Odilon Redon, an individualist who believed in the superiority of the imagination over observation of nature, rejected the Realism and Impressionism of his contemporaries in favor of a more personal artistic vision. After a discouraging experience studying academic painting in Paris, he returned to his hometown of Bordeaux, where he began making etchings in 1864. Later, returning to Paris, he was encouraged by a fellow artist to try lithography and was introduced to Lemercier, a renowned Parisian workshop. He soon discovered that the unique qualities of this technique enabled him to achieve infinite gradations of tone, fine-line drawing, and rich depictions of light and dark. Also, through the possibility of editioning, he found a vehicle for broadly distributing the intimate imagery of his drawings.
During his lifetime, Redon made close to thirty etchings and two hundred lithographs, working almost exclusively in black and white. His reputation flourished, due, in part, to the availability of his prints. He became a celebrated figure in fin-de-siècle Paris, greatly admired by artists and writers of the Symbolist movement with whom he shared an enthusiasm for the fantastic, mystical, and sublime forces found beneath the surface of everyday life. Using nature as his starting point, Redon imagined new worlds through his enigmatic creations, such as The Eye Like a Strange Balloon Mounts Toward Infinity.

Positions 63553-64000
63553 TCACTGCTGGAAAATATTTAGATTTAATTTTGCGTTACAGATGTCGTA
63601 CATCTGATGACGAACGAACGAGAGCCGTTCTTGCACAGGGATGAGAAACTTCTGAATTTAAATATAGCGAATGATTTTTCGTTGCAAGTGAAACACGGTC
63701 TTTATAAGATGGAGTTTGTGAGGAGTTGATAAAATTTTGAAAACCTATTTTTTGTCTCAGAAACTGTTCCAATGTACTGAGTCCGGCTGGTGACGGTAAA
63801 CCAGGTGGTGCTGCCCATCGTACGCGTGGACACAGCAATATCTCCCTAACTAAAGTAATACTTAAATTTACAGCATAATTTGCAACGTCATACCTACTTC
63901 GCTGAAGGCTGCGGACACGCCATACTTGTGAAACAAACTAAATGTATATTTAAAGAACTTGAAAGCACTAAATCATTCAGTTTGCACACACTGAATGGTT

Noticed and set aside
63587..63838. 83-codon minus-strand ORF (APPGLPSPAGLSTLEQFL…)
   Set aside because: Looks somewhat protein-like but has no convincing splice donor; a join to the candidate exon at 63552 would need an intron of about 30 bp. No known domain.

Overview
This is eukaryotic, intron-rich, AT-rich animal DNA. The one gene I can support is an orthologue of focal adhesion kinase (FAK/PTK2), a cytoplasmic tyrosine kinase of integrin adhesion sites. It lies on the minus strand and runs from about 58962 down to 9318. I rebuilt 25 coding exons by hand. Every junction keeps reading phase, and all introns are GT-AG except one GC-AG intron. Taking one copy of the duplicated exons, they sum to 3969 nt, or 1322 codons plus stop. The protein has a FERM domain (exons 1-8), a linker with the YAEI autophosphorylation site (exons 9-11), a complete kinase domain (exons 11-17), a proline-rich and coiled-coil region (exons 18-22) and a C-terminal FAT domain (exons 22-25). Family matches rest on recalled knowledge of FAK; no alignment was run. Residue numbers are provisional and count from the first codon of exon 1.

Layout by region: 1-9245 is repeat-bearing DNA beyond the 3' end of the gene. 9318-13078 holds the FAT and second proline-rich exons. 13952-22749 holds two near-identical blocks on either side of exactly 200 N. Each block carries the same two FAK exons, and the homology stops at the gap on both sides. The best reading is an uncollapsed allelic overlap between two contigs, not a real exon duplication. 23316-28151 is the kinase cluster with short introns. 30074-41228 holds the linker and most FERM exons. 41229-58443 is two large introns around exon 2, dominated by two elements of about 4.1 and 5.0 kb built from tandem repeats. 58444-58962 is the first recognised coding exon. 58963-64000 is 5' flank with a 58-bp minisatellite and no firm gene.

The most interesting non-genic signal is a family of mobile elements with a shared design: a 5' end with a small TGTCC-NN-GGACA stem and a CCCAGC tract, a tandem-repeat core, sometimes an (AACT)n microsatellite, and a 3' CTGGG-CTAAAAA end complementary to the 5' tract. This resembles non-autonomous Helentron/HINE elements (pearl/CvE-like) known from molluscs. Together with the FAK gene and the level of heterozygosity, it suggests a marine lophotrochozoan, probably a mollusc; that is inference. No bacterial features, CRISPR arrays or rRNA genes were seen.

The majority of Redon's lithographs are found in albums based on thematic or literary subjects. He was greatly inspired by such authors as Edgar Allan Poe and Gustave Flaubert, whose unusual sensibilities were well suited to the artist's own. Redon was so moved by Flaubert's 1874 prose poem The Temptation of Saint Anthony that he created three separate projects based on it.
Publication excerpt from an essay by Harper Montgomery and Sarah Suzuki , in Deborah Wye, Artists and Prints: Masterworks from The Museum of Modern Art, New York: The Museum of Modern Art, 2004, p. 48.